Organizing Committee

Christian Mercat is the director of the Institute for Research on Math Teaching (IREM) in Lyon. His field of expertise is discrete geometry, especially discrete Riemann surfaces, and its links to integrable models. He is a member of S2HEP, ESPÉ and UCB Lyon 1.


Martin Andler teaches mathematics at the University of Versailles Saint-Quentin; he has held visiting positions at MIT and Rutgers University. His research focuses on two main areas: representation theory of Lie groups, and the history of 20th century mathematics. He is the chairman of Animath, a French organisation promoting mathematics for kids.


Mikhail Hlushchanka is a Belarusian PhD Student at Jacobs University Bremen. His research interests include Holomorphic Dynamics and applications of self-similar groups to Dynamical Systems, Con-
formal and Fractal Geometry, and Graph Theory. He is also interested in Computer Science and was a student at the Data Analysis School of Yandex. He was a very active participant in different
mathematical tournaments and conferences during his school and university years, and now he is working successfully as a coach for young students. Apart from mathematics, Mikhail enjoys playing ultimate frisbee.


Victor Kleptsyn is a researcher at CNRS, in the Institute of Mathematical Research of Rennes. His working themes are mainly dynamical systems, geometry and probability. His belief is that most arguments, theorems, and proofs in the mathematics should be visual, and easily explicable, at least on the "why should it be true" level of explanation.


Nathalie Revol has been educated in France in computer science and applied mathematics. She has been an associate professor at the University of Lille and she is now a research scientist at INRIA. Her main research topic is computer arithmetic, and in particular interval arithmetic and its variants. Her viewpoints range from the mathematical theory to the implementation on computers, including standardization issues, links with verified numerical computations, formal proofs.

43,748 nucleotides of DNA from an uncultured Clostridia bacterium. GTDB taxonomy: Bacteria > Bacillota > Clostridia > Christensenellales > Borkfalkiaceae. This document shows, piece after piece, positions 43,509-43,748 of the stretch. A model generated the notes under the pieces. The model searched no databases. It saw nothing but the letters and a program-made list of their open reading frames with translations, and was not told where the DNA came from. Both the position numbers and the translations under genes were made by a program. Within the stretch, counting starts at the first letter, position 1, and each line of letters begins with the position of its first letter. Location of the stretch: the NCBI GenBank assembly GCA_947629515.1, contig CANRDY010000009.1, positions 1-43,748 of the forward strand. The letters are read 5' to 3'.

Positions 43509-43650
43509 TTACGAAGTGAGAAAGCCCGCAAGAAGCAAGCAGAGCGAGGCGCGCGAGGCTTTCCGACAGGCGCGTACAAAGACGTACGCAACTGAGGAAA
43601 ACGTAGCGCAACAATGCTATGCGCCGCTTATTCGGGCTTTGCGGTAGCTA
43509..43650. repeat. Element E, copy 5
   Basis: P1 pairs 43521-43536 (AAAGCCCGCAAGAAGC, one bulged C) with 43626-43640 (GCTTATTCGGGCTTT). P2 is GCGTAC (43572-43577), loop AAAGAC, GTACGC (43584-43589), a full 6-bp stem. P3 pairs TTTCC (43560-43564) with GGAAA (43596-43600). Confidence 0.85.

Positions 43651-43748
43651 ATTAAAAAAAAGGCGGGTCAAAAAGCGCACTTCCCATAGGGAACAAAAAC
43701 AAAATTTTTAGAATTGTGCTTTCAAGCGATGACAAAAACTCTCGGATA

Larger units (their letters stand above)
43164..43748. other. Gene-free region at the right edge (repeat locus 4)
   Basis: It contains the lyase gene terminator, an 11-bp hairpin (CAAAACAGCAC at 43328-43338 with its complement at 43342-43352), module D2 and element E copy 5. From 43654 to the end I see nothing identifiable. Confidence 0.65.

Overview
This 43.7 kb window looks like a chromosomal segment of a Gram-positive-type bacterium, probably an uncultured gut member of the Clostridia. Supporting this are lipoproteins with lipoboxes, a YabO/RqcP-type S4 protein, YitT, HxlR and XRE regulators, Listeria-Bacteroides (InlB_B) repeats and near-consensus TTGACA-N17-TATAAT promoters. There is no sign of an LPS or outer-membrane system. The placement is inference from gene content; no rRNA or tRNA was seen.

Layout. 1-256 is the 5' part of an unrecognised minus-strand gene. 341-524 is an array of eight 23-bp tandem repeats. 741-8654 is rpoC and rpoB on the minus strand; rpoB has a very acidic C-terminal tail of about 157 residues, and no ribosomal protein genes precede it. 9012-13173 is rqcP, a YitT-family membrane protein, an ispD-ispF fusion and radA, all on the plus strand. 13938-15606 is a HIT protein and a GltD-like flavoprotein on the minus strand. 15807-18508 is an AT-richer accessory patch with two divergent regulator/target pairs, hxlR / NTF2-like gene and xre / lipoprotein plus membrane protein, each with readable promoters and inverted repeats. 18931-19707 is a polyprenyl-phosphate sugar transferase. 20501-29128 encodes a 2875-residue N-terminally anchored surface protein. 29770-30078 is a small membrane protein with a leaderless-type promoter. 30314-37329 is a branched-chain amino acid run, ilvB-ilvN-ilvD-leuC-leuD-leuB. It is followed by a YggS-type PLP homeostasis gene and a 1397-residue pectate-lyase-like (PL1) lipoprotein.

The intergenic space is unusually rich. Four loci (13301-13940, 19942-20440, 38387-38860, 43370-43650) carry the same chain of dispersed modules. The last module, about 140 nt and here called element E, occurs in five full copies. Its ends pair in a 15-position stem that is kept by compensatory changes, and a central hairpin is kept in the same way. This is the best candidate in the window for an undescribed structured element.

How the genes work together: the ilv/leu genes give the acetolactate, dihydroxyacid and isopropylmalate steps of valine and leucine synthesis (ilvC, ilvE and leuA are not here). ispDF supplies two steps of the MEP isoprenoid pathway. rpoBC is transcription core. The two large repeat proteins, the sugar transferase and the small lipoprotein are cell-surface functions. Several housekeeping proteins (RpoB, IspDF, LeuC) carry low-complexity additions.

Dierk Schleicher is professor of mathematics at Jacobs University Bremen. He obtained his PhD at Cornell University, NY, and held visiting positions in Berkeley, Stony Brook, Paris, Toronto, and München. His main research interests are in dynamical systems and chaos, especially in holomorphic dynamics and the Mandelbrot set, and the dynamics of Newton's root-finding method. He was one of the main organizers of the 50th International Mathematical Olympiad (IMO) 2009 in Bremen and a co-initiator of the “Modern Math” international summer school series. He enjoys being with talented students such as at our summer schools, and hopes that some of them will find an interest in working with him as a graduate student in holomorphic dynamics.

He enjoys being outdoors, such as kayaking, sailing, paragliding, or hiking in the mountains.


Sergei Tabachnikov is a professor of mathematics at Penn State University and an ICERM, Brown University,  Deputy Director. He works in geometry, topology, and dynamics.  He (co)authored several books including "Mathematical Omnibus," a collection of 30 lectures on classic mathematics. Sergei is the Director of the semester-long MASS (Mathematics Advanced Study Semesters) Program at Penn State. He is the Notes Editor of the American Mathematical Monthly, a column editor of the Mathematical Intelligencer, and the Editor-in- Chief of Experimental Mathematics. He has held visiting positions at mathematical institutes worldwide: IHES, ETH Zurich, I. Newton Institute Cambridge, MSRI, Max-Planck-Institut, Hausdorff Institute Bonn, Fields Institute. Tabachnikov is a Fellow of American Mathematical Society.


Michele Triestino is an Italian Ph.D. student at the École Normale Supérieure of Lyon. He has loved to be involved in summer schools since the early years of his mathematical life : his belief is that one of the most attractive side of Mathematics is the possibility to meet people of any nationality and travel around the world. His interests are quite broad: geometry, dynamics and probability.